Friends, here’s round two of our discussion this month about the tough topic of sex trafficking–important because as I noted before, it is rampant, it is evil, and children we know and love are at risk. January is national Human Trafficking Awareness month, and today I am privileged to introduce to you Alisa Jordheim, Executive Director of Justice Society and author of Made in the USA: The Sex Trafficking of America’s Children.
About this book: (from the publisher) Made in the USA: The Sex Trafficking of America’s Children is a compilation of five true stories of adults (4 woman & 1 man) trafficked as children. Each story is preceded by an overview of the type of trafficking the story addresses and followed up by a statement from the survivors themselves. The purpose of the book is to provide insights on how American children are taken captive and often coerced to remain in a lifestyle of commercial sexual exploitation. All profits from the book will be distributed to nationally recognized agencies providing either preventive or restorative service for child survivors of Domestic Minor Sex Trafficking.
Alisa, welcome. Please tell my readers a bit about yourself: your background, interests, family, and where you live. Also, how did you become involved in the anti-trafficking movement?
I was born and raised in North California, lived all over the U.S. and currently reside in the Dallas area. I love the out-of-doors, travel, and any kind of new adventure or food. I became involved in the movement in 2006, through an unusual experience. During a solitary walk while on vacation I had two visions. The first was of slaves in the bottom of a ship and then the image switched to that of a young girl tied to a bed. Both visions were fleeting and very unexpected. The subject of human trafficking was not on the public radar, so I wasn’t familiar with the issue and certainly didn’t know what to do with the visions. I occasionally pondered the visions and about a year later felt it was time to take action regarding them. My first step was to study the subject of human trafficking and find an organization to volunteer with. The volunteer opportunity led me to facilitate the development of a safe-home for sex-trafficked minors.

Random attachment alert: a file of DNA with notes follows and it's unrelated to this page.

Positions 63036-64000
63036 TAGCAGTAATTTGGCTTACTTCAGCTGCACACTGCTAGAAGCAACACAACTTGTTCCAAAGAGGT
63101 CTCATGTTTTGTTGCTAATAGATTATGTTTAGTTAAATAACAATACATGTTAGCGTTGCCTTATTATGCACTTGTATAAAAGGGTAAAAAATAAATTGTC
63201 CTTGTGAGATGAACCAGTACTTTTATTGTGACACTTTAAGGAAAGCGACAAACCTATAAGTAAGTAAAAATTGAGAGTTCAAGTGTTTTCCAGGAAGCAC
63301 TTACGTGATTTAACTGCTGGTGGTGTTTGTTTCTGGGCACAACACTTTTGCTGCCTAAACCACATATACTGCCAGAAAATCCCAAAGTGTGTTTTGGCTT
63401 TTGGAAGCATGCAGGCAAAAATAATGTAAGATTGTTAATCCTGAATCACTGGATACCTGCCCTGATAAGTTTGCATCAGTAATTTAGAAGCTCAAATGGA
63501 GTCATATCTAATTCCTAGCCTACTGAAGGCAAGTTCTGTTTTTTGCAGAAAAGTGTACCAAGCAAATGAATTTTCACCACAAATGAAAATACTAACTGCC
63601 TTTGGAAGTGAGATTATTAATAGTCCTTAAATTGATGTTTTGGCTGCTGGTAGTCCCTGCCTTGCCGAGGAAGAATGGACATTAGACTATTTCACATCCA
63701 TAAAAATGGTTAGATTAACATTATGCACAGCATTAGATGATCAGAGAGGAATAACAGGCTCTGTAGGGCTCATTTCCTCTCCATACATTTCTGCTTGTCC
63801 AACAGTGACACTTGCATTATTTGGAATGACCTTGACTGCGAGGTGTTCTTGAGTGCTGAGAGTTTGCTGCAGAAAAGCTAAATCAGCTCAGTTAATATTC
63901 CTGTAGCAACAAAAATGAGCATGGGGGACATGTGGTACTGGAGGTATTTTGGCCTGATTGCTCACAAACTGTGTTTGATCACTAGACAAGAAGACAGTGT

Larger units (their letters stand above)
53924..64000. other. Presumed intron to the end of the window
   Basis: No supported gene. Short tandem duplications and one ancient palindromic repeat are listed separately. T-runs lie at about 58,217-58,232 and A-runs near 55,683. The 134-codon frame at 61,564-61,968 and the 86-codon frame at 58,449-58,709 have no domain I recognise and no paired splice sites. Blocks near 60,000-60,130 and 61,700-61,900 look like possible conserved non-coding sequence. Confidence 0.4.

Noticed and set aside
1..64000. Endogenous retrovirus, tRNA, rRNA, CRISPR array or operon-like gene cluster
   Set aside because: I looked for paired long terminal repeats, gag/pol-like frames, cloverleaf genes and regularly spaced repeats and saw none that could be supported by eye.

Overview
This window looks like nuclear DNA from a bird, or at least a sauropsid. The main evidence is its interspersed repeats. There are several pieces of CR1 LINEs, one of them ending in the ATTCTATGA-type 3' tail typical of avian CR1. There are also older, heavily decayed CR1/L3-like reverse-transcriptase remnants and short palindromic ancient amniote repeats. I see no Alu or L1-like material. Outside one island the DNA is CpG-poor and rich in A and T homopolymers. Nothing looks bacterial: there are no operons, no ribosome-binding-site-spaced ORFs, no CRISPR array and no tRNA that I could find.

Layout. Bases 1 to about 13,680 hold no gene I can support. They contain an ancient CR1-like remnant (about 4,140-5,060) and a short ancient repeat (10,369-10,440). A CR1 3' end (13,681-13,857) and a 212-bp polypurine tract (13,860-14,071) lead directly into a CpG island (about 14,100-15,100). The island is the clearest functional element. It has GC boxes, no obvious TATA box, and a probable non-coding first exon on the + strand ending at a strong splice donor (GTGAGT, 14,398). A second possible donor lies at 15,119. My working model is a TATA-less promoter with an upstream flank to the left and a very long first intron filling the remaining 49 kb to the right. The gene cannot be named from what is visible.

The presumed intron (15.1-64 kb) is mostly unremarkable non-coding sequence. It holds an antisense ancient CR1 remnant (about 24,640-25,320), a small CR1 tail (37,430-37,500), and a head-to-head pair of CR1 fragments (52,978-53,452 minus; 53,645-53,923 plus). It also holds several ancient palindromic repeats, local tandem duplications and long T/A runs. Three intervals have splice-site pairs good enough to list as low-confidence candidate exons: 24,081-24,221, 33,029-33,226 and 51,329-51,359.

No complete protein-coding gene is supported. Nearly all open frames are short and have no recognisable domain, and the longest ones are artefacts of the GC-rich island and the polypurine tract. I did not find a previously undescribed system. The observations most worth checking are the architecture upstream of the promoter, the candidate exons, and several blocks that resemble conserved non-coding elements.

One of your main purposes in writing Made in the USA was to spotlight the proliferation of human trafficking right here—in our country, in our towns, in our very neighborhoods. How do audiences generally react to this truth revealed?
Some folks are reluctant to believe it is an issue, while the majority are intrigued at first and then horrified and/or angered when they hear the stories. Having personal experience working with survivors allows me to share (selectively, due to confidentiality) some of what I have experienced first-hand. This allows me to answer questions from a “first hand” perspective.
In writing Made in the USA, you enlisted several writers who each told a different survivor’s story. Why did you choose this method instead of writing it all yourself?